The American Society of Plastic Surgery (ASPS) has created a descriptive classification system that enables specialists to discuss the issues and treatment of gynecomastia in a more standardized fashion.
Small breast enlargement with localized button of tissue around the areola
Moderate breast enlargement exceeding areola boundaries with edges that are indistinct from the chest
Moderate breast enlargement exceeding areola boundaries with edges that are distinct from the chest with excess skin
Marked breast enlargement with excess skin and feminization of the breast
Generally, the goal of gynecomastia surgery is two-fold: To restore the normal contours of the male breast and to correct any type of deformity of the breast, nipple, or areola (the colored circle around the nipple). The choice of surgical technique depends largely on the likelihood of "skin redundancy," a term for the excess skin that does not contract following surgery.
Standard surgical treatment for gynecomastia
The most common treatment for gynecomastia, also referred to as "male breast reduction" is a combination of breast gland removal and liposuction. This dual approach works to better blend the fat component into a more natural looking male chest and can successfully treat roughly 80% of men with true gynecomastia.
The key to an optimal outcome is higher skin elasticity and contractility - the type of skin typically found in younger men. However, there are a variety of surgical techniques that can address "skin redundancy".
Conditions affecting skin quality and surgical outcome:
- Obesity or excessive weight gain
- Massive weight loss
- Natural aging
- Photo-aging or sun damage
Limitations of liposuction
In general, male breast reduction surgery is a straightforward surgical procedure. The key is to employ an approach that results in the best outcome - and liposuction alone is not the answer.
True gynecomastia has a breast gland component that is quite dense and highly resistant to removal by liposuction alone. While the sharp liposuction instruments manufactured today are designed to break down the breast gland and suction away the breast tissue, this is not the correct treatment for gynecomastia. In fact, it is the number one reason for gynecomastia revision.
On the other hand, liposuction can be a very successful treatment for patients with pseudogynecomastia. Typically, this is a patient who has experienced an increase in the male breast volume as a result of overall bodyweight gain.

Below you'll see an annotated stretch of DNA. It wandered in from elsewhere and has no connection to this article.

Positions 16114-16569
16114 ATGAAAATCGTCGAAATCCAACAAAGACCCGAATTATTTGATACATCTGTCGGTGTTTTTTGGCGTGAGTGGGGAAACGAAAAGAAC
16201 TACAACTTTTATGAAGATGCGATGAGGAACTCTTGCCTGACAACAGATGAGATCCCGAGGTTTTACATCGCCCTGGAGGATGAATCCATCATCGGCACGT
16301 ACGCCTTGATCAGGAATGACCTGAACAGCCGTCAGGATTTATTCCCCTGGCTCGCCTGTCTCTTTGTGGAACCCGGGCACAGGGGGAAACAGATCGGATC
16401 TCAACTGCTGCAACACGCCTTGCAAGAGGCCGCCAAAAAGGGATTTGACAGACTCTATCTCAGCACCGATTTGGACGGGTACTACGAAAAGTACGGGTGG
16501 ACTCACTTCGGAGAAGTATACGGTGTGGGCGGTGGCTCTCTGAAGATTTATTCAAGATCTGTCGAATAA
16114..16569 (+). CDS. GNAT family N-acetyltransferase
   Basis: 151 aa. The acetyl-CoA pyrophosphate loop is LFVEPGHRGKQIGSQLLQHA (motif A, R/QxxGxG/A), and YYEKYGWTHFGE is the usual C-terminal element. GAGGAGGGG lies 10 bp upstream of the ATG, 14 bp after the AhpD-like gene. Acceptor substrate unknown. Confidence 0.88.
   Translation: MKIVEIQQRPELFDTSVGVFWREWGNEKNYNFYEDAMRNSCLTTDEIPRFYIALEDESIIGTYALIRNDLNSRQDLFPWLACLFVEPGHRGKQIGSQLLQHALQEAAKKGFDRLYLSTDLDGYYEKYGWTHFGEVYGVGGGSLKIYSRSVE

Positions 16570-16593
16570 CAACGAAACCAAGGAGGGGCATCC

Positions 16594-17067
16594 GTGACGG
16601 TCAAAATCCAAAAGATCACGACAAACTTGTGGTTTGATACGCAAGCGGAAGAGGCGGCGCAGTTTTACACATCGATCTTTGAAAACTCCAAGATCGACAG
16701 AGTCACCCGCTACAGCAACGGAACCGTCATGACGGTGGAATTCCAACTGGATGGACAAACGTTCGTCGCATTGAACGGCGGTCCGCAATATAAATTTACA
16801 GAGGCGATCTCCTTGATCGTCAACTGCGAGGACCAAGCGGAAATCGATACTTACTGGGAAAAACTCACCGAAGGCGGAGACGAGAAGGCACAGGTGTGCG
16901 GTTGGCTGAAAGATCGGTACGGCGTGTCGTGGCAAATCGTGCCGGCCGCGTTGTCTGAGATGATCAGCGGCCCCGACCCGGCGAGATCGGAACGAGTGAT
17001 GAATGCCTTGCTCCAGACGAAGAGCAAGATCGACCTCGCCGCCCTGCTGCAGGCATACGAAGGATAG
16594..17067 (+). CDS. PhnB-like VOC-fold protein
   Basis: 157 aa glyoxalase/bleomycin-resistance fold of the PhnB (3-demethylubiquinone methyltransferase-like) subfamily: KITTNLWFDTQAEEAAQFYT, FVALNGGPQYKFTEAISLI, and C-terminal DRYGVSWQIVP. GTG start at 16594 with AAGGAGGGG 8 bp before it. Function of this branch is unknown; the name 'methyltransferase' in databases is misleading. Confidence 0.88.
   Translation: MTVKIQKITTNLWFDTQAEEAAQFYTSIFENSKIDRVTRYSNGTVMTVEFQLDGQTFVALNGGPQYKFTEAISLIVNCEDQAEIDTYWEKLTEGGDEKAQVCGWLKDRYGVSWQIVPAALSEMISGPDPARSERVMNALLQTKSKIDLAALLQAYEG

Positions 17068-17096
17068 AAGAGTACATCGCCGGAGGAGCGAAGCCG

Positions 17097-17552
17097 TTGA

The pull- through technique is a minimally invasive procedure usually recommended for men with a Grade I and Grade II gynecomastia. A small incision of approximately 5 mm is made at the lower edge of the areola and the breast tissue is separated from it. The glandular breast tissue is pulled through the incision as tissue is trimmed away. Liposuction may be used for breast fat removal and blending. The major advantage of this procedure is the small incision.
Results After Pull-Through Procedure
Treatment of gynecomastia skin redundancy
Generally, men with Grade III or Grade IV gynecomastia also have a significant amount of excess skin. These cases are often the most challenging to treat because the degree of skin contractility is highly unpredictable.
Younger men tend to have skin that is more elastic and contracts easily and thus may not have excess skin that would need to be removed; however, this is not often the case for older men. If skin redundancy is an issue, treatment may also involve surgically removing the skin. Scarring is inevitable, yet every effort is made to keep scarring to a minimum. A more experienced surgeon will be able to give you an accurate prediction of your outcome.
This is an ideal procedure for men with mild to slightly moderate skin laxity who require minimal skin improvement. The first procedure uses liposuction and an incision around the areola edge to remove gland, fat, and fibrous tissue and create a pleasing contour. The second procedure is safely performed 4 to 6 months later and involves tightening the tissue and raising the nipple. The incision is done around the areola edge to limit scarring. In most cases, skin removal is unnecessary. There is some support for performing both procedures at the same time.
Direct skin removal for severe gynecomastia
Direct skin removal is often recommended for patients who have experienced massive weight loss or who have substantial skin redundancy. The actual procedure is quite straightforward, however, it does result in significant scarring.
One of the most important issues to address is the position of the nipple and areola, often referred to as the nipple areola complex. This can be done in one of two ways: A free nipple graft can be performed by temporarily removing the nipple areola complex (see the photo below) and reattaching it to the chest or by keeping it attached to a vascular blood supply. Both options yield excellent results.